From 1 July, customers were able to start sharing their data as the next phase of open banking kicked in – but is it enough, and what will the new environment look like for mortgage brokers?
The Consumer Data Right (CDR) was officially launched on 1 July, heralding a new era of open banking in which consumers can choose to share their data in order to access more personalised financial products and services.
All four major banks are now able to share their customers’ data upon request, but this is set to ramp up over the following months, and by the end of the year it is expected that dozens more companies will be accredited. While the CDR only currently relates to deposit and transaction accounts and credit and debit cards, from 1 November this will be extended to include data on home loans, investment loans, personal loans and joint accounts.
Australian Banking Association CEO Anna Bligh said the system would give consumers greater access to personal information, as well as the ability to allow banks to provide third parties with safe and secure access to their data.
“From today, customers will be able to give permission to accredited third parties to access their banking data while they search for a better deal on banking products,” she said.
“This sharing of data is a watershed moment for competition in the banking industry and, in time, will enable every Australian to use their data for their own benefit.”
While the finance industry has been preparing for open banking for a long time, Lumi founder and CEO Yanir Yakutiel said it could not have come soon enough.
The change to open banking means that fintechs like Lumi will now be able to access the same data on customers’ current accounts and credit history, etc., so they can make better decisions on who to lend to.
As an SME lender, Lumi has been providing crucial finance to businesses throughout the COVID-19 pandemic as banks have acted slowly in distributing funds.
“We have just taken a very accurate snapshot of their income, and we have done it in a matter of minutes rather than a week” Robert Bell, 86 400
“Fewer bad loans are a benefit to everybody and cannot come fast enough,” Yakutiel said. “It would have been hugely beneficial to have this data made available at the start of the pandemic.”
For some lenders, however, the data capture allowed by open banking is something they already have. As a fintech, 86 400 prides itself on being able to capture data and analyse it within minutes.
Recently celebrating its first full year since receiving its banking licence, 86 400 was one of 10 lenders testing open banking back in September last year. While this has been paused and the group uses its own “open-banking-like” system, CEO Robert Bell says he supports open banking and will look to use it when there is more data available.
“It becomes more useful when more data is available; the four big banks have made a very limited data set available. If we’re talking in a year’s time or two years’ time, the use of data is really going to make a difference,” Bell said.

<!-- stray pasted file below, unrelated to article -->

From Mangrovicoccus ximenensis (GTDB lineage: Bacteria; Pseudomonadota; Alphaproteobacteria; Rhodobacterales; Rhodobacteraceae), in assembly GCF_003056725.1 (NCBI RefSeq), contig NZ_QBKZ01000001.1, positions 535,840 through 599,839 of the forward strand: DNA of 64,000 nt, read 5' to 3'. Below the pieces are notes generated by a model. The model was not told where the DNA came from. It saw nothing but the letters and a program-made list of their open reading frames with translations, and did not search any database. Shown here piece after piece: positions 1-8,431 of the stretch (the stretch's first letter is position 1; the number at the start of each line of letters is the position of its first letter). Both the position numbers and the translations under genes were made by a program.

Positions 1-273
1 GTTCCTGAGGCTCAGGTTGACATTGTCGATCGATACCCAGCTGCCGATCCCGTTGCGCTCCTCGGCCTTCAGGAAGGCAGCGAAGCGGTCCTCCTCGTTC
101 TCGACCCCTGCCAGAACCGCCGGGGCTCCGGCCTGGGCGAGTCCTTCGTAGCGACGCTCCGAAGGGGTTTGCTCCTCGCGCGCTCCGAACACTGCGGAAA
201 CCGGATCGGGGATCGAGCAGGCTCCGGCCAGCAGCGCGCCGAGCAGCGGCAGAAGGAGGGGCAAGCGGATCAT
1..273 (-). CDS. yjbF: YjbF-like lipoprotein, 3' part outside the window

For a mortgage broker, he says not much will change with open banking; it is up to the lender to satisfy itself with respect to the borrower’s income and expenses. A mortgage broker will ask all the initial questions, and when they submit an application it will include the customer’s bank credentials.
The lender will take a one-time accurate snapshot of their accounts, using smart algorithms to sort the data out. What this means for the mortgage broker is much faster turnaround times.
“This sharing of data is a watershed moment for competition ... and, in time, will enable every Australian to use their data for their own benefit” Anna Bligh, ABA
“The lender will have just taken a very accurate snapshot of their income, and will have done it in a matter of minutes rather than a week, but we do that at the moment,” Bell said. “We have been providing open-banking-like benefits to our customers for the last 12 months. We didn’t want to wait for open banking, so we’re well positioned to transition when we can.
“In the future, with more participants and better data, we’d be using open banking to do the same thing.”
“I think the whole opportunity around open banking here will be really good for our industry,” White said. “It will help drive the broking industry further, in combination with the best interests duty.”
White believes the BID guidance, along-side open banking, will provide a strong positioning statement that brokers can use to bolster their proposition. It will show customers that not only are brokers required to act in their clients’ best interests but they can also turn loans around more quickly, thanks to the fluidity of data sharing created by open gateways.
“When you’re trying to gather data on a client or to be able to restructure a mort-gage, open banking should deliver some-thing that is a much quicker means of sharing that data from a mortgage point of view,” he said.
Looking at how open banking has worked overseas, White expects that Australia will be able to progress significantly faster than elsewhere and provide great outcomes.
“I was overseas on a study tour last year speaking to guys in the UK about their open banking experience,” he said. “They’re expecting Australia to really step forward in big strides on this and overtake the UK and other markets around the world in regard to the use and the fluidity and functionalities of open data.”
To prepare for this new way forward, White said brokers should take the time to understand how the technology will work.
“The most important thing brokers need to be doing is making sure they are tech-savvy, that they understand what this tech-nology will and won’t do, and how it will work in their systems,” he said.
“This is where we’re going. It may be new in Australia, but it’s happening around the world, and the technology driver is where we’re all destined to be.”